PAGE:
I wrote a piece a little while ago that laid out the first part of a road map about how best to proceed as a white person who wants to help people of color in their ongoing struggle for racial justice. This is the next part of that road map, and it deals with how to be an ally.
In my talks with the white folks around me, the question I get most often is: what does being an ally even mean? It’s a term that gets thrown around a lot, especially now that we’re talking more and more about race and societal inequity, but it’s also a term that rarely gets pinned down with an actual definition. Allyship is much more than just memorizing MLK’s I Have a Dream speech or spouting lots of lip service about believing in equality for all. It’s intentional action and it never ends as long as the goal is to dismantle systems of oppression.
Easy peasy, right?
In case you’re still confused, I put together a handy dandy list and, as always, there will be examples and comparisons…
Being an ally is less of a noun and more of a verb
In other words, it’s a series of actions and not a state of being that, once achieved, earns you a kind of irremovable brand of street cred. It’s not a get out of being called racially insensitive badge. I guarantee that you will still get called out by those around you. And, really, that’s to be expected, because this is a deeply racist society. Learning how to stop contributing to systemic racism takes constant work. And just like we learned in middle school that you can’t self ID as cool, you can’t call yourself an ally either. Like coolness, allyship is something that gets said about you, not a badge you get to pin on yourself.
Follow the lead of POCs
Just like women lead the feminist movement while men play a supporting role, POCs should lead the fight for racial justice with white folks there to support us, but not usurp the movement. We need y’all, but our voices should be the loudest and our experiences should dictate the direction of the fight. The struggle for gender equality needs to have male allies…but in the back, not out on center stage. Women’s voices and experiences need to take that leading role. This is no different. A movement not led by those who have the most at stake is bloodless and doomed to fail.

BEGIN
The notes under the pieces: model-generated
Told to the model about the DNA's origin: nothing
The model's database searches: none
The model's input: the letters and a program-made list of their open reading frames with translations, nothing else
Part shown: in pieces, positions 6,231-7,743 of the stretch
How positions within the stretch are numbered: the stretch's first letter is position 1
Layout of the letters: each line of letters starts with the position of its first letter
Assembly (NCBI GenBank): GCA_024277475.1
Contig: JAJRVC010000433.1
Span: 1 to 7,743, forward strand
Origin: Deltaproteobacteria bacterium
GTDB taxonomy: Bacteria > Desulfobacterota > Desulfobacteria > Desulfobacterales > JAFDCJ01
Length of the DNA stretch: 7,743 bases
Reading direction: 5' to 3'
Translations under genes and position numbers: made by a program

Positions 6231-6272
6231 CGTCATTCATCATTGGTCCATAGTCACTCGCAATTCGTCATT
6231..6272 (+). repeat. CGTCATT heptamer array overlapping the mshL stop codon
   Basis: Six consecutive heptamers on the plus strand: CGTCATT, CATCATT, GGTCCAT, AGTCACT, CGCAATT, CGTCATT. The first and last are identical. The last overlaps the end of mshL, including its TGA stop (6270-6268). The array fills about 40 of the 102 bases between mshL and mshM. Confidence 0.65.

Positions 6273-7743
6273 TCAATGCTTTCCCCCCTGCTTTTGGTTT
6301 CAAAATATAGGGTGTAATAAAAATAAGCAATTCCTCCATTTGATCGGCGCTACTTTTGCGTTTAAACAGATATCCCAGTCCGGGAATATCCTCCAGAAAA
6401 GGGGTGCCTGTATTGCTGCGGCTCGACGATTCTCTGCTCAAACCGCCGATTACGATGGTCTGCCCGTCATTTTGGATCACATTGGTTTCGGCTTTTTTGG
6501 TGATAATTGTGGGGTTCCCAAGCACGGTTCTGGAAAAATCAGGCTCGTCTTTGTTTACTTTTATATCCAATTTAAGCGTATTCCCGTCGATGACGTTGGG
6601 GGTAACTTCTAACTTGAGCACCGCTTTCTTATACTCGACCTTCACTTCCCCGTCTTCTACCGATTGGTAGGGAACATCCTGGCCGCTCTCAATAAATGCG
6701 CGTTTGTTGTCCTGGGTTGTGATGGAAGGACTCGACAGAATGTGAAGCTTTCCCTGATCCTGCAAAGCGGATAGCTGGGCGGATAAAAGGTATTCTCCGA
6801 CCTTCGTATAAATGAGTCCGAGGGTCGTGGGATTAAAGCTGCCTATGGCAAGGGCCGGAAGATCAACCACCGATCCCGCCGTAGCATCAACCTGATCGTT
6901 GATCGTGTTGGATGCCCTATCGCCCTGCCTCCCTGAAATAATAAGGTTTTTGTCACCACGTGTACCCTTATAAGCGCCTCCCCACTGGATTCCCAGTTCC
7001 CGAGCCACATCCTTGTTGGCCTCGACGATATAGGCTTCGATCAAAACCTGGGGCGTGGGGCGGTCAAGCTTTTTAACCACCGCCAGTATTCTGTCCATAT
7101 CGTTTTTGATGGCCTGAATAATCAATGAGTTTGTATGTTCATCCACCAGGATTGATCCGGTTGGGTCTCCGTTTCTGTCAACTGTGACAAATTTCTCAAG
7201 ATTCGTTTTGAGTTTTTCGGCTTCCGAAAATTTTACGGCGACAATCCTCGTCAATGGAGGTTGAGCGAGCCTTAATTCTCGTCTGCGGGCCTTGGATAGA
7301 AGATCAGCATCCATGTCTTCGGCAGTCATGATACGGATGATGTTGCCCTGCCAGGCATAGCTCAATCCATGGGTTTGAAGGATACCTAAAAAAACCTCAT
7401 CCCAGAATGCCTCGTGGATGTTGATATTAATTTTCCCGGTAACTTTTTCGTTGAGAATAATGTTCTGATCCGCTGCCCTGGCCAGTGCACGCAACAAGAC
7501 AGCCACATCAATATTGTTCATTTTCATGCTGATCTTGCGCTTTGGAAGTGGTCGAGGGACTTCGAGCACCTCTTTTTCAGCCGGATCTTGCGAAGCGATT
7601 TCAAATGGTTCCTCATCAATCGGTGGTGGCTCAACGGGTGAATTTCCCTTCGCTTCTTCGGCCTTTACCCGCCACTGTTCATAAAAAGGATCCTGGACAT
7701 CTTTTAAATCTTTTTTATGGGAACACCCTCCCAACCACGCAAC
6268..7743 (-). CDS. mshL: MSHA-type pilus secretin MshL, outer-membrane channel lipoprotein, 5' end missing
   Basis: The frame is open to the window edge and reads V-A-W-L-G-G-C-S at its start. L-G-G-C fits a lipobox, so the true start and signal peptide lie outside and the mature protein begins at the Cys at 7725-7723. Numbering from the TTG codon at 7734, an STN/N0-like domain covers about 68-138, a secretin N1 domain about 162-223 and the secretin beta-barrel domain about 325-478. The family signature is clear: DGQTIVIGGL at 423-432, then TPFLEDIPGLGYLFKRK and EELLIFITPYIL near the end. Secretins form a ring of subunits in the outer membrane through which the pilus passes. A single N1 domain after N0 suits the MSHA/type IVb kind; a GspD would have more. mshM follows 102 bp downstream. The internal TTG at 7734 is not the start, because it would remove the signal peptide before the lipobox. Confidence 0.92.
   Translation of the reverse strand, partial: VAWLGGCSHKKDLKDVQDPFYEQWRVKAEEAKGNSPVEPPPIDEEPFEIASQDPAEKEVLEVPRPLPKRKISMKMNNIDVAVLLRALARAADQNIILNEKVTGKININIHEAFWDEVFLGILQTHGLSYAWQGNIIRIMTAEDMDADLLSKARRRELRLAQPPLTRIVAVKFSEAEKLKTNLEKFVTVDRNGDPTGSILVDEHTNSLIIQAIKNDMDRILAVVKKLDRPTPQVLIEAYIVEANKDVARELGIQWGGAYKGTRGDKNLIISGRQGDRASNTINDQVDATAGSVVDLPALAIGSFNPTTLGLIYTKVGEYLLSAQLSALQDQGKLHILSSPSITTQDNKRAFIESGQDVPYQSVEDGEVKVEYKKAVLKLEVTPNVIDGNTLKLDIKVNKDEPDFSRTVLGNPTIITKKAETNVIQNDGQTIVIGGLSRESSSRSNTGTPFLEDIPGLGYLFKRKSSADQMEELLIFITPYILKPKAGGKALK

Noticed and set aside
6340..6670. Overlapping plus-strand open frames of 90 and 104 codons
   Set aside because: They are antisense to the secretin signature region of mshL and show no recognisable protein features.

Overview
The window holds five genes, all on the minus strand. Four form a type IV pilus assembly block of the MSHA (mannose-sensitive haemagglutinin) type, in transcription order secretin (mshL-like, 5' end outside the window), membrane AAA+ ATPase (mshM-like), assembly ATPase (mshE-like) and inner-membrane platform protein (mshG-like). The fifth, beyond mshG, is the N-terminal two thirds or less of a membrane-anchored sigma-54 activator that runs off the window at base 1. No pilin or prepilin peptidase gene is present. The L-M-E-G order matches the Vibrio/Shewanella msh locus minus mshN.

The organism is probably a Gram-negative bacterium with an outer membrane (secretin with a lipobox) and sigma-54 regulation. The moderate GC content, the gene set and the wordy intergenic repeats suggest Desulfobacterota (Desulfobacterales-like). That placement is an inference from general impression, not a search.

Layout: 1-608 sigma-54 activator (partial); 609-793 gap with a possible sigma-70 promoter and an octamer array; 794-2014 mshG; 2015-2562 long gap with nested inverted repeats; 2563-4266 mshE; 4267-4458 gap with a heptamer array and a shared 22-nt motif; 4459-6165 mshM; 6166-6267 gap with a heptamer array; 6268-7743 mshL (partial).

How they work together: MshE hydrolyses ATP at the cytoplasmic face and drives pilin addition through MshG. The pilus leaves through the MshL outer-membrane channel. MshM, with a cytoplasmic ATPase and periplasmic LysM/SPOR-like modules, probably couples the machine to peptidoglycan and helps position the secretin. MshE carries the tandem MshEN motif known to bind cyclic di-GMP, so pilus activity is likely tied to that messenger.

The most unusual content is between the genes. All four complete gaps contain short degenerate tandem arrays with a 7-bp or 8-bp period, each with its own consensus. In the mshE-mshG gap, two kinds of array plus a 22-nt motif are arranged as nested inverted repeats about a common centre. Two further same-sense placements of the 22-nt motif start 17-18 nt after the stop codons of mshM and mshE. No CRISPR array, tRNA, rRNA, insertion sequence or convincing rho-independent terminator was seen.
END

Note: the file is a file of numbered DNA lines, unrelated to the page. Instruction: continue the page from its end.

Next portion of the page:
Listen more than you talk
This is key and, honestly, great advice to follow in most aspects of daily life. What I’ve noticed about the times I’ve shared my experiences of moving through the world as a black woman is that white folks are very quick to recenter the conversation onto themselves. They really want me to know that they are not racist, that they have black friends, that they would never consciously oppress anyone! This is defensiveness rearing its ugly head, even though what I said probably had nothing to do with my white interlocutor. I could be talking about a situation that occurred years earlier that had nothing to do with them. If a POC is willing to open herself enough to share a vulnerable experience with you, make sure you’re listening to understand what’s being said, not necessarily to respond or rebut. Taking time to internalize what you’ve been told is okay. And if you’ve been called out for something racially insensitive that you’ve said or done, it’s even more critical that you internalize and fully process that information before responding.
Believe POCs when they share their experiences
I’ve had folks argue with me, shout me down, tone police me, and ask for hard proof of experiences that I’ve shared with them. I’m not sure how I’d come up with video of that time someone called me the N word in 1993, or why it’s even necessary for me to prove it in the first place. When this kind of thing happens, I know I’m dealing with a person that I absolutely cannot trust. It’s disappointing because we’re both supposed to be fighting for the same things–you’d be surprised how many white folks I’ve met in so-called progressive circles who routinely do this to POCs–but I don’t continue to waste my emotional energy. It costs you nothing to believe a POC when she speaks or to stop using racially inappropriate language. I moderate a page for a progressive, community based organization and I have had arguments with white folks over their liberal (see what I did there?) use of the N word. It just wasn’t enough to be told that it was insulting to the POCs on the page, many of whom had requested it be removed. I had another situation on that same page with a man who told me that he was deaf, and members of his community took offense at being called hearing impaired because it held a negative connotation. Now, I was raised to believe that was the polite way of describing someone who was deaf. But it cost me absolutely nothing to believe him and then change my behavior accordingly.